Rice is considered to be the most important crop for the Balinese and traditionally it has been viewed as a gift from the gods that needs to be honored as such. It is a key ingredient of the local cuisine. The value of this crop to the local population is demonstrated by the fact that the villages surrounding the rice fields will have shrines devoted to it. The cycle of rice planting, irrigation, maintaining, and harvesting sets the tone for much of the traditional island life. The Balinese have created their own system for rice cultivation, and it is one of the most effective ways of managing this crop in the world.IMG_1624I think it is smart that the people carved terraces into a mountain so the water would be able to run down.  it must of taken a long time to make.  when I was on the rice terrace trail, there was very narrow paths.  mom ended up stepping into the mud twice! Her sock and shoe was drenched. This is what the rice  plant looks like when fully grown,,  If you want to see how rice is made, click here , it is a link to a very educational video.

I thought the rice terraces are cool. If you watch the video you can see how much work is involved, whenever I eat rice I will think about my time at the rice terraces.



My famliy and I saw a lot of  Hindu temples.    In the temple the adults had to where this skirt thing thatimage coverd their knees.  Sawyer and I got to wear this scarf that was tied around out waste.  I thought dad looked hailarous in his skirt.image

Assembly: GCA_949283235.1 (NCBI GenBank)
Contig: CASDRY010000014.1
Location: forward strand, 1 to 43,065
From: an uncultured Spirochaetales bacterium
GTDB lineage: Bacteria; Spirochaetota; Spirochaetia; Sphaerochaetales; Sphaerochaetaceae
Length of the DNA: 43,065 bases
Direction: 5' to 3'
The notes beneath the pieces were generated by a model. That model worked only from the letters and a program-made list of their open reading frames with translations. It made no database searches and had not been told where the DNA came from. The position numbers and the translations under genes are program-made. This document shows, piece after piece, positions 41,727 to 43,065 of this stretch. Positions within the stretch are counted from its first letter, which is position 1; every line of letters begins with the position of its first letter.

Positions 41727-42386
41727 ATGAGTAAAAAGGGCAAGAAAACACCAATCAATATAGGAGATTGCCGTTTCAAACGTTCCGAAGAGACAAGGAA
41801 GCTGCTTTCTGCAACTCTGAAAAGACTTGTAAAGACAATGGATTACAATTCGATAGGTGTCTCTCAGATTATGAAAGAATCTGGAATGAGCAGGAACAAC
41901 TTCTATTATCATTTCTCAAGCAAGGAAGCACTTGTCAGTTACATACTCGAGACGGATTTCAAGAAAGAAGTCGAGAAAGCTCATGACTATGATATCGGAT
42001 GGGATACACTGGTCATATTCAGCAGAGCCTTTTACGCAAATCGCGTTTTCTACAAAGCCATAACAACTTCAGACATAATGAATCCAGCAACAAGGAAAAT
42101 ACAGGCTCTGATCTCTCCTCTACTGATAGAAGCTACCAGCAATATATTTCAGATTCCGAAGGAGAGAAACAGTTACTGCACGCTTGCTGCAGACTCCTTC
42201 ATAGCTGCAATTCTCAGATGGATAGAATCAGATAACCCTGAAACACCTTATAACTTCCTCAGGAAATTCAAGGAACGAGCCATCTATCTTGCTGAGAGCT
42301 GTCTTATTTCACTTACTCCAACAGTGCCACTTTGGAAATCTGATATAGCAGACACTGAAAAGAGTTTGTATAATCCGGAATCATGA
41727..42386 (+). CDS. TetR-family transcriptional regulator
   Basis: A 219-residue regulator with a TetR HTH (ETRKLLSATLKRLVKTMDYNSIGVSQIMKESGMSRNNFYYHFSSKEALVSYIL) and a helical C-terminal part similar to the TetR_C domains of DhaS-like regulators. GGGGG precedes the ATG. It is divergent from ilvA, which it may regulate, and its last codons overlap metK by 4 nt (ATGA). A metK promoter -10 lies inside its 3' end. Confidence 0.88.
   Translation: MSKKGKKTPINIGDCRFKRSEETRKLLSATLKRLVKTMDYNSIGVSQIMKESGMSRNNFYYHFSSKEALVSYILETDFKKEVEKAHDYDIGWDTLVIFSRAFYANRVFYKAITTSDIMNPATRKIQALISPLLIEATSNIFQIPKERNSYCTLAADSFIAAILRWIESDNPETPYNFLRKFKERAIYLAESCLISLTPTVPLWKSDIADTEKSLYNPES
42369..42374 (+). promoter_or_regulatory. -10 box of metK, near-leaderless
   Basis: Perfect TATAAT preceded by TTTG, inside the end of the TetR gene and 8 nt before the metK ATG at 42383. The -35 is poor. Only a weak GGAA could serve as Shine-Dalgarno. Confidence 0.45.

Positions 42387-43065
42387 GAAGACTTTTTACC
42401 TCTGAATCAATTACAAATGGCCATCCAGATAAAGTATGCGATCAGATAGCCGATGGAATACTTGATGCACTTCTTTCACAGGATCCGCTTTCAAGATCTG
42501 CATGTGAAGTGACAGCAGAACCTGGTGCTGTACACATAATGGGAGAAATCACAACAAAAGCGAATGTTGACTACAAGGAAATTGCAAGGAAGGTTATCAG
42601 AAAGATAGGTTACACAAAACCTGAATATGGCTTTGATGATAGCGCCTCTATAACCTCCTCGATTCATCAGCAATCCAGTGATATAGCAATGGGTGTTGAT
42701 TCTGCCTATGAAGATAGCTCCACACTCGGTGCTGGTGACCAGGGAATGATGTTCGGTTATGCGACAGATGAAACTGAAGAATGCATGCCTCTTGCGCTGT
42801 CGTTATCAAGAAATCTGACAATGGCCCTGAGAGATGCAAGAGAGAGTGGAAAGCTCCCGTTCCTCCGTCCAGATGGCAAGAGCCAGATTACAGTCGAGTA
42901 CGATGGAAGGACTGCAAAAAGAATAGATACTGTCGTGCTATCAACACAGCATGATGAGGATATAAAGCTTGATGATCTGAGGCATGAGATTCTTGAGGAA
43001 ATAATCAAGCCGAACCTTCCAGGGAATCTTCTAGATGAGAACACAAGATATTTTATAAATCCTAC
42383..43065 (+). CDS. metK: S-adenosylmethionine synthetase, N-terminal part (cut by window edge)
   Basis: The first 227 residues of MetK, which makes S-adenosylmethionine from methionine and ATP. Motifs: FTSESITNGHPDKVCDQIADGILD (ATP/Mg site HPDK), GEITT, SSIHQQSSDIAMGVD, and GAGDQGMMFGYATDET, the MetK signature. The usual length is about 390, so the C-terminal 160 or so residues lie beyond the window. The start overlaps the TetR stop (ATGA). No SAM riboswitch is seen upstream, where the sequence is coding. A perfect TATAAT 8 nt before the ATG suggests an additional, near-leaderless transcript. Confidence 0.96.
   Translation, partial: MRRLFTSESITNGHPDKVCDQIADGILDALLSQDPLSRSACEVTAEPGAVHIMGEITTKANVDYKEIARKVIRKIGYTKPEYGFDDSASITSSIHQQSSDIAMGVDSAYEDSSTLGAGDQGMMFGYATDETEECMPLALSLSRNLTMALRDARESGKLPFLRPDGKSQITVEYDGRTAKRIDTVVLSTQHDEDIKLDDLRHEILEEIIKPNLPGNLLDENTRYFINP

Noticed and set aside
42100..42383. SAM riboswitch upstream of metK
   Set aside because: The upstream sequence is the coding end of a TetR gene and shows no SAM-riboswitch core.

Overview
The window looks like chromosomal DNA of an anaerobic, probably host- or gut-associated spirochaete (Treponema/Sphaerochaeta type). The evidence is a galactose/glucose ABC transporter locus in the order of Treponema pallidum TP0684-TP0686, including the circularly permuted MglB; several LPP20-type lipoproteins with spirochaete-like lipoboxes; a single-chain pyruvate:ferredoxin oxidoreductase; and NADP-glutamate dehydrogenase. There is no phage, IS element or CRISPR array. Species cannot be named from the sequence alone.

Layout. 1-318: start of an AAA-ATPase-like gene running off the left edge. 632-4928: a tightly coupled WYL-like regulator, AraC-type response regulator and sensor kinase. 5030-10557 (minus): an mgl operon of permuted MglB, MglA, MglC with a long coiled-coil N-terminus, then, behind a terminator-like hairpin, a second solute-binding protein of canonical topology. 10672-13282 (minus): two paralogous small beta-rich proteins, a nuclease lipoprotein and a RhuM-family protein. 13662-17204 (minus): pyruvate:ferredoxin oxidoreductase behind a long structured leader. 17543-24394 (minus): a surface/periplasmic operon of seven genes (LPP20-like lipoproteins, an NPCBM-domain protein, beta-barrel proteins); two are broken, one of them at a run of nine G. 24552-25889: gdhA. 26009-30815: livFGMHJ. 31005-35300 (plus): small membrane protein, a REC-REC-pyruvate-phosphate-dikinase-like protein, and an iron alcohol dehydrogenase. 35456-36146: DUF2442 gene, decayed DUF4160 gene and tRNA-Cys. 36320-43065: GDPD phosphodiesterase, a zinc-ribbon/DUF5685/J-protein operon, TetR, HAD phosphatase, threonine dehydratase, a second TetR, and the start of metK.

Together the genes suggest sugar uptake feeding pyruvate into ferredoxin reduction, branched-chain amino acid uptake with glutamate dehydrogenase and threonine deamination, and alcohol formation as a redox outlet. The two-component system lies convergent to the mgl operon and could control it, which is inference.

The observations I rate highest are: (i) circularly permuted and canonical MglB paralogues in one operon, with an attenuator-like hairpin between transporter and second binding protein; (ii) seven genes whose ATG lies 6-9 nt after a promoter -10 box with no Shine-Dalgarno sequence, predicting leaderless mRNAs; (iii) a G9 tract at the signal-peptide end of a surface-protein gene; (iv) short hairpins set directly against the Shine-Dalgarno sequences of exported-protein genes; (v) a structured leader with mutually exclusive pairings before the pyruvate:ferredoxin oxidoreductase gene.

IMG_1640   the temple had a lot of stautes.  I have no idea what they mean.  The temple had tables that you are supposed to put an offering down and pray.  You can tell from the picture below that the temple has a lot of golden color.  And some red.


IMG_1635  what I found funny ws that a lot of the tourist here were from China and others were Hindu or Muslim   and they got all exsited when they saw Sawyer and I so a lot of people took our picture and posed with us.  They took pictures with us because they do not see much blond hair kids in there country so we kind of stood out.  If I ever go to China I would have to wear a hat or else it would get pretty crazy!


MONKEY FOREST TEMPLE/  THis is a temple located in a forest that has been taken over by these monkeys.